I confided none of this to Diana, of course. She was intensely curious about my war experience, and I had no trouble at all in talking to her about it. But as I gave her my confidence and she gave me her sympathy, I was well aware that we were growing very close and that some day this would have to be reckoned with. I did not care. I was happy to be living at all, and lived only for the sweetness of the moment.
She was a romantic, and as I had never met a female romantic before it was a delight to me to explore her emotions. She wanted to know all about me, and I told her as honestly as I could; but as I was barely twenty, and a romantic myself, I know now that I lied in every word I uttered — lied not in fact but in emphasis, in colour, and in intention. She was entranced by the idea of life in Canada, and I made it entrancing. I even told her about Mrs. Dempster (though not that I was the cause of her distracted state) and felt let down that she did not respond very warmly. But when I told her about the little Madonna at Passchendaele and later as a visitor to my long coma, she was delighted and immediately gave it a conventionally religious significance, which, quite honestly, had never occurred to me. She returned to this theme again and again, and often I was reminded of the introduction to A Child’s Book of Saints and little W.V., for whom those stories had been told. Personally I had come to think of little W.V. as rather a little pill, but I now reserved my judgement, for Diana was little W.V. to the life, and I was all for Diana.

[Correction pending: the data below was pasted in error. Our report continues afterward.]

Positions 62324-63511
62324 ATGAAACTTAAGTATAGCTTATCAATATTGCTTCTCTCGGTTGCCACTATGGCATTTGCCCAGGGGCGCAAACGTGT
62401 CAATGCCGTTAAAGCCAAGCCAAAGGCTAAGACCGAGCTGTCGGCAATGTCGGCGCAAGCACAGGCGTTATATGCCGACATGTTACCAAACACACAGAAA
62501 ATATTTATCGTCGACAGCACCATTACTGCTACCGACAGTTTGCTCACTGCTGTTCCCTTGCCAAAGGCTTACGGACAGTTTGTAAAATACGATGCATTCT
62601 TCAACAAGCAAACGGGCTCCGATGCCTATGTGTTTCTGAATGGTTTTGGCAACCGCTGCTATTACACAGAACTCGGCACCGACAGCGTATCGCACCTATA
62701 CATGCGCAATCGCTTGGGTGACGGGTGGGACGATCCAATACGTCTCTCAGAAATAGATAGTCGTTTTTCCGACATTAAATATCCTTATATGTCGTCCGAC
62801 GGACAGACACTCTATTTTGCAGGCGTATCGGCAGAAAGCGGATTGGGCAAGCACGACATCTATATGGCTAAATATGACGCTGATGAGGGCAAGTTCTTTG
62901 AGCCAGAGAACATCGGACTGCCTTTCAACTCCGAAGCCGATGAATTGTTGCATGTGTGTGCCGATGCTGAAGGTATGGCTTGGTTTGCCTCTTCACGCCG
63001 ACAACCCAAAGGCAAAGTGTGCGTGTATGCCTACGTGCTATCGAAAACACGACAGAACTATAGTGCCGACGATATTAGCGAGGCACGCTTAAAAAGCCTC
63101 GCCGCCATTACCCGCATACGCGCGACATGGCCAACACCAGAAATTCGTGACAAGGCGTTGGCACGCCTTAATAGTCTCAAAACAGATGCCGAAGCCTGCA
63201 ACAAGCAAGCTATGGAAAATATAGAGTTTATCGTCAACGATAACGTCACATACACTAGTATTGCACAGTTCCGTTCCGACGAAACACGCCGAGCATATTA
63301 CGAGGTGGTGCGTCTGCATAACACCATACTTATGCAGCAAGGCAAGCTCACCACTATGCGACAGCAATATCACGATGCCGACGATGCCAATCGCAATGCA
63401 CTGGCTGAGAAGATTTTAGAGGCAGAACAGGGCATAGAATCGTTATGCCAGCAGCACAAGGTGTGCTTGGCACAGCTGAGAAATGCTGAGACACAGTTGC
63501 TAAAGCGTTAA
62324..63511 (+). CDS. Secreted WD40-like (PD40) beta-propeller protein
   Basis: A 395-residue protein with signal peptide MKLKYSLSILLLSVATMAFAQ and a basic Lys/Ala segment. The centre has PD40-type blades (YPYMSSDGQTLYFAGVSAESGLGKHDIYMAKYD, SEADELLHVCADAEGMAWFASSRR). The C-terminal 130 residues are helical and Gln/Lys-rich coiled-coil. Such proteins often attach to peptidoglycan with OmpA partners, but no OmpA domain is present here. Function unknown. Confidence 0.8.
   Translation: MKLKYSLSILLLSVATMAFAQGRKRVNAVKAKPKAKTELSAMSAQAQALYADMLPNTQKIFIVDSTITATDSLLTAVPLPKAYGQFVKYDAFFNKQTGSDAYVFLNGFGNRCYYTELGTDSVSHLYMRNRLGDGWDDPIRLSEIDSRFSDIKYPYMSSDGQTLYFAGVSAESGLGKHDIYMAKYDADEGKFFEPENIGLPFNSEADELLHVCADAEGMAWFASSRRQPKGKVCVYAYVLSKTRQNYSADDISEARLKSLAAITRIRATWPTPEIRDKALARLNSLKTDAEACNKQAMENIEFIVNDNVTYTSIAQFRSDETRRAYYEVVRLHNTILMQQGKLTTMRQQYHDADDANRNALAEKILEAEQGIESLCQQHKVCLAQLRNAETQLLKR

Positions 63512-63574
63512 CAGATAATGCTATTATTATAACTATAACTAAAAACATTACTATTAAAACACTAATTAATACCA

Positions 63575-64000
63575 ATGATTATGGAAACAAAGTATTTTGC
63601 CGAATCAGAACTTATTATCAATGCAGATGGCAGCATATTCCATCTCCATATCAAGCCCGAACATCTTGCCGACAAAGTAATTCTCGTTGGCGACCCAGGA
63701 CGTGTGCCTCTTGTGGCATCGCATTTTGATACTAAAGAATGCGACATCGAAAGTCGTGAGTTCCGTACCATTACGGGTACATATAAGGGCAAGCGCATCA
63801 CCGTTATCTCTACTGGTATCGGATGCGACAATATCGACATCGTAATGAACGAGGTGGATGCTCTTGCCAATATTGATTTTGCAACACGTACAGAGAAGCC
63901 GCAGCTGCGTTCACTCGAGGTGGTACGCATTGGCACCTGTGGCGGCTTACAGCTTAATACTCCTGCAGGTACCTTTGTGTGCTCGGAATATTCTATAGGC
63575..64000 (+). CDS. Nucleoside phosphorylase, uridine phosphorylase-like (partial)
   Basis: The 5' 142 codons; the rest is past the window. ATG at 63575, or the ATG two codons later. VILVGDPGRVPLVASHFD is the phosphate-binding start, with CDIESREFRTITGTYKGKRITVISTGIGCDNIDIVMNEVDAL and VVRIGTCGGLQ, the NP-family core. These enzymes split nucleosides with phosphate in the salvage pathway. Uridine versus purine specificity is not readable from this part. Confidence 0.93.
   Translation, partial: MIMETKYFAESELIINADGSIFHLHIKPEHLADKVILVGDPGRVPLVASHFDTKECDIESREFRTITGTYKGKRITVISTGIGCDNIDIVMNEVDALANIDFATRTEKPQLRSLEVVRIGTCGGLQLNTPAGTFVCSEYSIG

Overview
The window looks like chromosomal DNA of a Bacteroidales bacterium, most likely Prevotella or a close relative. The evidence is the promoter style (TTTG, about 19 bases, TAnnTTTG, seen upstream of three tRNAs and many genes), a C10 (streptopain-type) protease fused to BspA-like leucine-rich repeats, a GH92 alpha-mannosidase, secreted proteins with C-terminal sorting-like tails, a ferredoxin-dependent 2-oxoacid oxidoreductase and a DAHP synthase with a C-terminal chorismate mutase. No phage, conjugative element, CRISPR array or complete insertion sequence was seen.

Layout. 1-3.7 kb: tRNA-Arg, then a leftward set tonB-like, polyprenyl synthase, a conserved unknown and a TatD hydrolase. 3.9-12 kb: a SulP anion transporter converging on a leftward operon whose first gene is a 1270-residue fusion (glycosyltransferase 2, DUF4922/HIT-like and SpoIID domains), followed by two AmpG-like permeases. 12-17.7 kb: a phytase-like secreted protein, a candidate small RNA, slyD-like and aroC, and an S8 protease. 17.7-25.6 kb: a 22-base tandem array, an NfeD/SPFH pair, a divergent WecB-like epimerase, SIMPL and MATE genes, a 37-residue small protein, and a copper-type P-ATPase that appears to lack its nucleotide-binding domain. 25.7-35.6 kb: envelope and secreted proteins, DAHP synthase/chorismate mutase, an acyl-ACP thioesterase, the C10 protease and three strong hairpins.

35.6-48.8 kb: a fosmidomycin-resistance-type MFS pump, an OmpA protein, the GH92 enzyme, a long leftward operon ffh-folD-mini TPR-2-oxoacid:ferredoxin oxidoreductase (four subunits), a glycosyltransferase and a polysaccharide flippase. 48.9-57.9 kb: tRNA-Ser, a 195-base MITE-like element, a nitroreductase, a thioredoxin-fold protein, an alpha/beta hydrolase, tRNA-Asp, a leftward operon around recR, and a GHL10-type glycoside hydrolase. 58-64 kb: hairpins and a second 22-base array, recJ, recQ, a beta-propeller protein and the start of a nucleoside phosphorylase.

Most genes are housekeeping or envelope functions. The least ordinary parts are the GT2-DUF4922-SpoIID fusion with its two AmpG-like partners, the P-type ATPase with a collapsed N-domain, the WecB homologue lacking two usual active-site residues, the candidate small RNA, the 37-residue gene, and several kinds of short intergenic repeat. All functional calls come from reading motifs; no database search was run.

Gradually it broke in upon me that Diana had marked me for her own, and I was too much flattered to see what that might mean. A lot of the nurses in that hospital were girls of good family, and though they worked very hard and did full nursing duty they had some privileges that cannot have been common. Most of them lived nearby, and they were able to go home in their time off.
When Diana returned from these off-duty jaunts she spoke about her home and her parents, and they seemed to be people unlike parents as I knew them. Her father, Canon Marfleet, was a domestic chaplain at Windsor as well as a parish clergyman; I had little notion what a domestic chaplain might be, but I assumed he jawed the Royal Family about morals, just as the parsons jawed us at home. Her mother was an Honourable, though the Canon was not, which surprised me, and she had been born a De Blaquiere, which, as Diana pronounced it D’Blackyer, I did not get straight for some time. Because of the war the Marfleets were living very simply — only two servants and a gardener three times a week — and the Canon had followed royal example and forbidden alcoholic liquors in his household for the duration, except for a glass or two of port when he felt peaky. They restricted their daily bath-water to three inches, to save fuel for Our Cause; I had never in my life known anyone who bathed every day and assumed that the hospital daily bath was some sort of curative measure that would eventually cease.
Diana was a very educative experience. As she gradually took me over she began to correct me about some of my usages, which she thought quaint — not wrong, just quaint. Fortunately, because I had a good measure of Scots in my speech, we did not have the usual haggle of Old and New World couples about pronunciations, though she was hilarious about me calling a reel of cotton a spool of thread and assured me that pants were things one wore under trousers. But she made it clear that one tore bread, instead of cutting it neatly, and buttered it only in bites, which I thought a time-wasting affectation; she also stopped me from eating like a man who might not live until his next mouthful, a childhood habit that had been exaggerated in the trenches and that still overcomes me when I am nervous. I liked it. I was grateful. Besides, she did it with humour and charm; there was not a nagging breath in her.